The core workouts that we hear about often focus on the deep abdominal muscles, which are important muscles to support our backs. However, postural muscles also include muscles in the neck, chest, hips and legs. Therefore, it’s important to try to strengthen the full range of core muscles in the body.  Several common yoga postures can help strengthen the core muscles, particularly if you hold them for 30 seconds or so. Here are a few examples.

  • Vasisthasana (Side Plank) engages the obliques, quadratus lumborum (the “hip hiker” muscle in the low back/hip area), and spinal extensors as they work against gravity to maintain the pose.
  • Setu Bandha Sarvangasana (Bridge Pose) is a good supportive pose that works many of the hip and leg muscles as they hold the spine up.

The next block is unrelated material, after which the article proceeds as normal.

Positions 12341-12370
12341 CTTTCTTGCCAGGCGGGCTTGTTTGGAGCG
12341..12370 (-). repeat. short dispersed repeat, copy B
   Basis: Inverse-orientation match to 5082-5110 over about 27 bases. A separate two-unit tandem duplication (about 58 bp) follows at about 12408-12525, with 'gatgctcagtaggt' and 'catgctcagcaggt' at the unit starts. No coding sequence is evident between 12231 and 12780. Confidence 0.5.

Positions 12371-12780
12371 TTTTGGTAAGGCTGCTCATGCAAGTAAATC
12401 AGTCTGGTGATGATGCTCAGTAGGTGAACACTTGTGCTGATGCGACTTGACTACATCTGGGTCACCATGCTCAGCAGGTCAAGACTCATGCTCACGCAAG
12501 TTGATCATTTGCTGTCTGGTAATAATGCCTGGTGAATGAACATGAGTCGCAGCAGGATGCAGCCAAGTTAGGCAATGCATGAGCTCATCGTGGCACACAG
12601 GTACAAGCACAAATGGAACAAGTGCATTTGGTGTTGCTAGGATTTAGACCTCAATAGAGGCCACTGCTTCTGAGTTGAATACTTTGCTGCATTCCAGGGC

• Utkatasana (Chair Pose) is a vigorous and powerful pose known for increasing strength in the quads and gluteus muscles. It also works the spinal extensor muscles as you reach your arms overhead.
  • Vrksasana (Tree Pose) like many balance poses, standing on one leg can work the hip, leg and deep abdominal muscles. Try to keep the hip of the standing leg from drooping as it’s important to keep the quadratus lumborum muscle strong to reduce injury to the back.

If you’d like a personalized sequence or an individual session focused on your health goals, please drop me a line at You can also join me for one of my classes. See my offerings on my schedule page.

For more tips on pain relief and injury prevention through yoga and physical therapy, sign up for my newsletter here, or follow me on social media on FaceBook @yogalorie, Instagram Wellness_with_Lorie, or LinkedIn yogalorie


Samskaras and Pain